The first of VBites’ expansion into Europe, the potential franchise is initially set to run for two months and could become a permanent fixture if it proves a success, according to Paul-Josef Colloredo-Mannsfeld, a potential franchisee and promoter of the vegan takeaway.

“Vegan food is really booming worldwide,” he said. “With VBites we have a strong and established partner. If the pop up is successful, we plan to establish a year-round business. Feedback so far has been extremely positive.”

All VBites foods are made from 100% natural plant-based ingredients and free from animal products/derivatives, cholesterol, lactose, hydrogenated fats, artificial colours and GMOs, so suitable for vegetarians, vegans, people who are lactose or casein intolerant, meat reducers and those looking for healthier and more ethical lifestyles. Many VBites foods are also kosher and halal approved and pareve.

The VBites ‘vegan to go’ takeaway is open from 10am till 8pm, Monday to Saturday. There is also a small pub garden for those who want to 'eat in'.

For more information about VBites Foods, please visit
For information on VBites cafes, visit

This press release is presented without editing for your information only.

Full Disclosure Statement: The GREEN (LIVING) REVIEW received no compensation for any component of this article.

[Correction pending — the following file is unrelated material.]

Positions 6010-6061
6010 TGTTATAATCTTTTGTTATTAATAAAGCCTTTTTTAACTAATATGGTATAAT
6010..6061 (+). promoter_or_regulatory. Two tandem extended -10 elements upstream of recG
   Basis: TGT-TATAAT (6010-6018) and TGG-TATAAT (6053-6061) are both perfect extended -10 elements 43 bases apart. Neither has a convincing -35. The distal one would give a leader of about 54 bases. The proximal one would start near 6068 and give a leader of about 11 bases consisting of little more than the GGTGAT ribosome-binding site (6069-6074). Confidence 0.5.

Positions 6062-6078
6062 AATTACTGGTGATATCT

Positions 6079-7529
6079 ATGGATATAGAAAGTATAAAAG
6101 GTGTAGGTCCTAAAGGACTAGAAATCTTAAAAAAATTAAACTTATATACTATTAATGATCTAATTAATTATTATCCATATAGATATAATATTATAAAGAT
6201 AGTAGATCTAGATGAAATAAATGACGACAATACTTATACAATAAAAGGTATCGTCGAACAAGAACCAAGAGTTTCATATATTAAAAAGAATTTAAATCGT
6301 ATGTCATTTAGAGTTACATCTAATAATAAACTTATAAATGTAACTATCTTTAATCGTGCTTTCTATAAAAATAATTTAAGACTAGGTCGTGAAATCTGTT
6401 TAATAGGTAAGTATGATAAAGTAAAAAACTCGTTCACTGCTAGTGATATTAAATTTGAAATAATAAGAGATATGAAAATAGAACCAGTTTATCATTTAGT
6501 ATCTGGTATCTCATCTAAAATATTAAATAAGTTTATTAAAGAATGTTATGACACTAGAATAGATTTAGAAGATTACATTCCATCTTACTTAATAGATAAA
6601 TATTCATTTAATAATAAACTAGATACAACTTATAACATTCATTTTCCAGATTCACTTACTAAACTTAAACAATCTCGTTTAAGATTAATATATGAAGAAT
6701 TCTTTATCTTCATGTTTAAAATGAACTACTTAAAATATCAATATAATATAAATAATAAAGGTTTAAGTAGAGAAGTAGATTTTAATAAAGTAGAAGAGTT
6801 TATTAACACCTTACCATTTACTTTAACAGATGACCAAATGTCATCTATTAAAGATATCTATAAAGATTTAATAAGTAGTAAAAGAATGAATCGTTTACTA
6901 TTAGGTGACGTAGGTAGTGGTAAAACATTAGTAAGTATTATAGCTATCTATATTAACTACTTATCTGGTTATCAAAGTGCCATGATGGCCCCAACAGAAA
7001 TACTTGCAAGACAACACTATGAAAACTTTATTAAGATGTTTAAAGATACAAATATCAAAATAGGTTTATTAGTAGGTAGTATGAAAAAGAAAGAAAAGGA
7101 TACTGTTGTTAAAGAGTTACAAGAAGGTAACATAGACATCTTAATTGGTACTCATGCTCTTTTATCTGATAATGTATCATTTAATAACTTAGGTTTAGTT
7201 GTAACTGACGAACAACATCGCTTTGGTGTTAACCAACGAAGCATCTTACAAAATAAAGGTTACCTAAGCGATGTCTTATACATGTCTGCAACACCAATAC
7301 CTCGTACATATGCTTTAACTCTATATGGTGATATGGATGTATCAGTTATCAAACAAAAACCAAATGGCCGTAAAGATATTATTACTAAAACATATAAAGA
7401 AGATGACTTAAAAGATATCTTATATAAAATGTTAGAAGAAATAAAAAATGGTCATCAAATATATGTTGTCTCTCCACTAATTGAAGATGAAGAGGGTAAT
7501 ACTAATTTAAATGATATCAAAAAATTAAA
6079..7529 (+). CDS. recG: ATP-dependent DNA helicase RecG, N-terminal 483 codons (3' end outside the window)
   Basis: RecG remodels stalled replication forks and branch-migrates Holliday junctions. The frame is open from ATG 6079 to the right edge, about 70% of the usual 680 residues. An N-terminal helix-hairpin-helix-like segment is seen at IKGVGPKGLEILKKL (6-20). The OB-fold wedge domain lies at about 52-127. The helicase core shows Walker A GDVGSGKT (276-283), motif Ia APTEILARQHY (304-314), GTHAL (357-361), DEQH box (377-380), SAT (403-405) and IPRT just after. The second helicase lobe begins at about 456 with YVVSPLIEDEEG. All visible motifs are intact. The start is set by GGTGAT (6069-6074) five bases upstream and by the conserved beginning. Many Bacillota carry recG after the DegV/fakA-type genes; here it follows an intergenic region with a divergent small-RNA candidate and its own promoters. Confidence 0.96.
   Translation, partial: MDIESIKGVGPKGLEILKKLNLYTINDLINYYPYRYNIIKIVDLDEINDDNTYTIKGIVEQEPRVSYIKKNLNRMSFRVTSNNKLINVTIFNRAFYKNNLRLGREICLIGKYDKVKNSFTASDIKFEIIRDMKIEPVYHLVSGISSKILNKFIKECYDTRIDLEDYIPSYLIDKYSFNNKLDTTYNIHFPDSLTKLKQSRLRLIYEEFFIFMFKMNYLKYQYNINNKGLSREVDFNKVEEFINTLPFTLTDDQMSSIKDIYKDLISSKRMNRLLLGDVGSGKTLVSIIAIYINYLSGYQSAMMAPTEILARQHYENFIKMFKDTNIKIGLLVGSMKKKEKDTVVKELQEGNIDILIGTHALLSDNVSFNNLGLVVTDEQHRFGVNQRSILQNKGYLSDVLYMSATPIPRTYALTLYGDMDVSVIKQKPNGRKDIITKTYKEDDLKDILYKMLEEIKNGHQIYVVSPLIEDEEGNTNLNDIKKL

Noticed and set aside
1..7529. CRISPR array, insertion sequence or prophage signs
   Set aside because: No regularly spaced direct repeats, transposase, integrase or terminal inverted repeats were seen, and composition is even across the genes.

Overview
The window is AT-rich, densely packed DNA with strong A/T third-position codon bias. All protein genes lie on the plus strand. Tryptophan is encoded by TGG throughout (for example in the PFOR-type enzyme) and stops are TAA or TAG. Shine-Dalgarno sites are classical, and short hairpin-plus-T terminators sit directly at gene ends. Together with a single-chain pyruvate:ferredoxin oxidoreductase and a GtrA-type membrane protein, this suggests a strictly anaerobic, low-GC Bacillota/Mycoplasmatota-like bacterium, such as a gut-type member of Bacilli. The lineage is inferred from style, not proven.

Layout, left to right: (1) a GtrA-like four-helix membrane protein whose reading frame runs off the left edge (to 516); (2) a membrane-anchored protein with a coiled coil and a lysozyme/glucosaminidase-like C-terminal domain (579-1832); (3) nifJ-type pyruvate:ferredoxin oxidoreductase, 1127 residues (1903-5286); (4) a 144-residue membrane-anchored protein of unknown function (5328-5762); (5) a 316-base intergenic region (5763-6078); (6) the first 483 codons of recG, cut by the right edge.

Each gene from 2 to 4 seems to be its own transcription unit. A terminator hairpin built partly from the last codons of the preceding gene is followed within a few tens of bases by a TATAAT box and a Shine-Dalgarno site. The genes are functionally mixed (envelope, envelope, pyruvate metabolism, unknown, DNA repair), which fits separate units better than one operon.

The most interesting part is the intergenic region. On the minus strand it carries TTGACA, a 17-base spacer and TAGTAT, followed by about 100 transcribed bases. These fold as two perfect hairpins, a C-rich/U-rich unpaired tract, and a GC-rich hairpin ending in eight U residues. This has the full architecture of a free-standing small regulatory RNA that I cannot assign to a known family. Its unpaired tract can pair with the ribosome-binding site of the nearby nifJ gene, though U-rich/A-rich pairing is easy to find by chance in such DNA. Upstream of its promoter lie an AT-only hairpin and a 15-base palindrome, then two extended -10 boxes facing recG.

5 Reasons You Should Start Your Own Seeds Instead Of Buying Seedlings

It's a little extra work upfront, but the benefits are pretty astounding.

seedlings in biodegradable pots

Sure, it’s easy to pick up a few “six packs” of tomatoes and marigolds at the garden center. But why do that when you can have a greater selection of veggies (and fruits), huge yields for way less money, and plants that have never been treated with chemical fertilizers or herbicides? Seems like a no-brainer to us.

Here, we cover the 5 most compelling reasons to start your own seeds this growing season.

Bigger Yields For Less Money

Even after you figure the cost of seed-starting supplies, growing your own transplants is still cheap. At the garden center, a flat of 36 petunias, for instance, will cost you about $12, but a packet of 100 seeds costs only about $2.

Read more here.